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In my experience, when a jamai raja becomes a ghar jamai his treatment by the family changes drastically. Let me explain!
In India, all relations have their own values. And one of the most respected ones is that of the son-in-law when he visits his in-laws’ house. As soon as the news of the jamai raja’s (son-in-law) arrival reaches the family, everyone gets ready. Right from decorating the house to preparing his favourite food, to arranging his room, everything is done to suit his needs.
But what happens when the jamai becomes a ghar jamai (the one who lives at his in-law’s house)?
Earlier when our jamai raja (My sister-in-law’s husband) came home, everyone would go down and greet him. They would ask him about himself and his family. In fact, friends and often neighbours would also come to visit when he came home. But after becoming a ghar jamai, the respect slowly seemed to decrease and now people ask us, ‘Kab jaega ye?’ (when will he leave?)
On the first day when he visited, the dining table was laden with all his favourite food. His mom-in-law and sisters-in-law would fill his plate and mouth with food. However, after he stayed with us for two months, the only thing he would get was khichdi. And two more months later, you could see him in the kitchen making his own tea and that for others too!
For the first few days, people kept asking him if he needed anything, offered to iron his clothes and got him whatever he wanted. But after a month of staying with us, he would be ironing his and everyone else’s clothes too.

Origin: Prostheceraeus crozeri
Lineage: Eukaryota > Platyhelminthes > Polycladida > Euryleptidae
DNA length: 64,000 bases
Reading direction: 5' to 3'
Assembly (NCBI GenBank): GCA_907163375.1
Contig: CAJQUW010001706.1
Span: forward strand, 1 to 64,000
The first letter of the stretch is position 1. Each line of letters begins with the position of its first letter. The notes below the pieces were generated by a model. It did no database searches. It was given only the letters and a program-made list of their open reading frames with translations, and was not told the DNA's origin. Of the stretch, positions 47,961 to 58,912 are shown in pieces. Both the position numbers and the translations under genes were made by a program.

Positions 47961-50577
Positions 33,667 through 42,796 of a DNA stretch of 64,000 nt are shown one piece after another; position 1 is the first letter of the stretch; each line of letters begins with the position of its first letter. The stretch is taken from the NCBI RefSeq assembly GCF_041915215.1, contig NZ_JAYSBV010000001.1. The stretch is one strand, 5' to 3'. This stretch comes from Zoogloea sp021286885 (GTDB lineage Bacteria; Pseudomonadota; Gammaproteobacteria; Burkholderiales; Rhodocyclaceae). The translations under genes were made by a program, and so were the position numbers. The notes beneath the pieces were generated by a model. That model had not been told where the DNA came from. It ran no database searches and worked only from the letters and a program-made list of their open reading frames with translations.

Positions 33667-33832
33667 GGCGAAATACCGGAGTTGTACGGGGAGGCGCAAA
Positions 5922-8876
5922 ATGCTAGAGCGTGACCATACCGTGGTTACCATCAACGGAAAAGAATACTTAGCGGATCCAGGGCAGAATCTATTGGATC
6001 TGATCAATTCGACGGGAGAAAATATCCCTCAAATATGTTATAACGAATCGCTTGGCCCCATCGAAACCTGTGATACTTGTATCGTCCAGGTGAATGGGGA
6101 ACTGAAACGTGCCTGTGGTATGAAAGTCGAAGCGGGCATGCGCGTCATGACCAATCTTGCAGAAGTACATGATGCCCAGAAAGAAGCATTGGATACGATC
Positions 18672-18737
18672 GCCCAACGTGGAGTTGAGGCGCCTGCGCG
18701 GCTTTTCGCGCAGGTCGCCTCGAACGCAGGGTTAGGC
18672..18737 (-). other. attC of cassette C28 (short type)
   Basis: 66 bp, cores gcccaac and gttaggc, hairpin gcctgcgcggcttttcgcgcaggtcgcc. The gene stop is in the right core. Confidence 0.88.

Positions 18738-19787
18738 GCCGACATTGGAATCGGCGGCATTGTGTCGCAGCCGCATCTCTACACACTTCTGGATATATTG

When he first arrived, the rest of the family tried to avoid getting into any kind of arguments and disagreements in front of him. However, after a month or so, he learnt all kind of curses that were sometimes, directly or indirectly aimed at him. After six months, his value in the house has only diminished.
To all the people (including me)who claim that sons-in-law are treated better than daughters-in-law, there is nothing like that. From my experience, I can tell you that when the son-in-law starts staying with his wife’s family, he often starts getting the same treatment too.
In my experience, the Hindi poet Santosh Badkur’s lines ring true, ‘Door jamai phool barabar, gaon jamai aadha, ghar jamai gadhe barabar, jab marzi tab lada.’ (When the jamai lives far away, he is treated like a flower. If he is from the same city/village, respect is halved. And if he stays with his in-laws, he is treated like a donkey)
Editor’s Note: These views are purely the author’s personal views. They may differ from family to family.
Picture credits: Dice Media’s series What The Folks on YouTube
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